Originally from rural New England and now living in New Mexico, William Fowler Collins (b.1974) is an American composer, recording artist, and performer of dark minimalist music and drone music.
Collins has released music on SIGE Records, Type, Blackest Rainbow, Handmade Birds, Daymare, Sicksicksick, and Root Strata record labels. Current projects include solo recording and live performance. Additionally, he is co-founder of several active projects including Thalassa with Aaron Bradford Turner (SUMAC, Isis the band), Mesa Ritual with Raven Chacon, and the William Fowler Collins/James Jackson Toth duo. He has also collaborated and performed with artist Claudia X. Valdes. Collins has performed nationally and internationally, in both solo and group contexts, at festivals and venues including KINDL Berlin, Café OTO (London), the Decibel Festival (Seattle), the On Land Festival (San Francisco), the Courtisane Festival (Ghent, Belgium), Netwerk (Aalst, Belgium), The University of New Mexico John Donald Robb Composers’ Symposium, The Ende Tymes Festival (NYC), Park Church Co-op (Brooklyn), The San Francisco Art Institute, and many more. He has toured with a diverse range of artists including SUMAC, Jaye Jayle, Jon Mueller, Mamiffer, Daniel Menche, Nordra, Brightblack Morning Light, and Old Man Gloom.
Last Collins’ album “Field Music” evolves Collins’ slow drone compostions through guitar and electronics, grounding itself upon sustained tones that churn through controlled oscillations activating a trance-state in the listener. Out of this, Collins introduces hypnotic machine-looped convulsions and almost EVP-like disembodied voices on “Contact Is A Mother” as well as polyrhythms that ripple across the title track. He pushes a motorik thump to the foreground of “They Wept Together” to the glowing dilation of foreboding ambience, running parallel to the restrictive strategies of Wolfgang Voigt. The subtle complexities of Field Music address the primal nature of rhythm in connection with the body and the building blocks of energy, matter, and consciousness.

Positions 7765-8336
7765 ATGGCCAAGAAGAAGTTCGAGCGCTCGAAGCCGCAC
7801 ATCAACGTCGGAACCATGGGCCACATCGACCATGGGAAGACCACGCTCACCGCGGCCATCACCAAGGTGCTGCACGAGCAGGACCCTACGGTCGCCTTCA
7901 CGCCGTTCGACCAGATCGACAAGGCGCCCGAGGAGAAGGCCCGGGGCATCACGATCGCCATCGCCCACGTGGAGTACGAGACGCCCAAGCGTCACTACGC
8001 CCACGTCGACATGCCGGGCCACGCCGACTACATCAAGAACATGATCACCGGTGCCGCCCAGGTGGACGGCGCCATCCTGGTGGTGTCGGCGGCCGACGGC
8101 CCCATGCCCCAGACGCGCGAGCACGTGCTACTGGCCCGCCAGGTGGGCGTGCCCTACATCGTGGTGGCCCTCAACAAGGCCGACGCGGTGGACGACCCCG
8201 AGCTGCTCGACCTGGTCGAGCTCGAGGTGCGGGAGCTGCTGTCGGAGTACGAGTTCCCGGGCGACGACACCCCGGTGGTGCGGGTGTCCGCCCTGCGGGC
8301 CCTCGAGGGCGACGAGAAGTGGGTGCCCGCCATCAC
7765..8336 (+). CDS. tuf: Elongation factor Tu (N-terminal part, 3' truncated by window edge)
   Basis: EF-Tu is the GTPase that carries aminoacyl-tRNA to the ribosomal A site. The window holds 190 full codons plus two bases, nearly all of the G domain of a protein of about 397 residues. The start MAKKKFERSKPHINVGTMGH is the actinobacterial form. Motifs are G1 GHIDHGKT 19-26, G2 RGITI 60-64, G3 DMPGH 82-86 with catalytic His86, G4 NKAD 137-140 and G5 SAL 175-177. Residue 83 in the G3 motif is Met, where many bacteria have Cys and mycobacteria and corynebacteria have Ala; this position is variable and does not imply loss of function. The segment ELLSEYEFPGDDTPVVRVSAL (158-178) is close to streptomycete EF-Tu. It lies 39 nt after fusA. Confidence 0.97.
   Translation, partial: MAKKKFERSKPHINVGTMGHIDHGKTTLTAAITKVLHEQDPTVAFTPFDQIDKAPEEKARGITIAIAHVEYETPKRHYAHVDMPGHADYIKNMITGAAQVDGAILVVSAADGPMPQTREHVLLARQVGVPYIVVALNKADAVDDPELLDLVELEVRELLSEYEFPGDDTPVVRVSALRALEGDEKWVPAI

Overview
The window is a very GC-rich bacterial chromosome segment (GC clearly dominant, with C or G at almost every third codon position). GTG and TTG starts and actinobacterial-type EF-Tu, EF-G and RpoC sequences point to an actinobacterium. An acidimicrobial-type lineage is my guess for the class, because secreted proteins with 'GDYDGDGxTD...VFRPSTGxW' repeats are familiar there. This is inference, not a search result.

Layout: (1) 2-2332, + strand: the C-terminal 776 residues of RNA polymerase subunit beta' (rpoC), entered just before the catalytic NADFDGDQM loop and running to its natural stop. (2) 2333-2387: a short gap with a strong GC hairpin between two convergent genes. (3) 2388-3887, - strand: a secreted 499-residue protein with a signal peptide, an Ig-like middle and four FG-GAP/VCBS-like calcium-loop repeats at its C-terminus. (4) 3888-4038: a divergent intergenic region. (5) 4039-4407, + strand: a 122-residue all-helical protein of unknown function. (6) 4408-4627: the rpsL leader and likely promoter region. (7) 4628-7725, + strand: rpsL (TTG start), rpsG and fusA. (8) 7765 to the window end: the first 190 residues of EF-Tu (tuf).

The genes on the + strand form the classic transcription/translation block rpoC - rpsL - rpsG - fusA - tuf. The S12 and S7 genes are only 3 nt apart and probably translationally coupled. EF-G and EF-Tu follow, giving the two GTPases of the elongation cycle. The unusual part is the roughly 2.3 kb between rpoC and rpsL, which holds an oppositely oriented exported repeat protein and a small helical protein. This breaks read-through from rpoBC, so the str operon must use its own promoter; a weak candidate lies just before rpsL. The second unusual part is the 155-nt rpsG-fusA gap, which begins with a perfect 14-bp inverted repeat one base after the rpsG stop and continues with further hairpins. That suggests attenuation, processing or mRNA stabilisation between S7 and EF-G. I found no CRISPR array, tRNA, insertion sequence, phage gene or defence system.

The idea of ‘field music’ can relate to the archaic use of military drum corps in battle, whose patter Collins has intermingled with the polyrhythms associated with Voodoo ritual. To Collins the ‘field’ can also be defined as the physical self (as gleaned from his secular readings of the Bhagavad Gita). The ‘field’ as the fabric of time and space also becomes a possibility when Collins literally wraps this album in the history of the atomic bomb, as the cover photo (see below) portrays the humble ranch where the first nuclear weapon was assembled.
Fans of Eliane Radigue, Christophe Heemann, and Demdike Stare especially would be well served to investigate Collins’ music and performances.
No shows booked at the moment.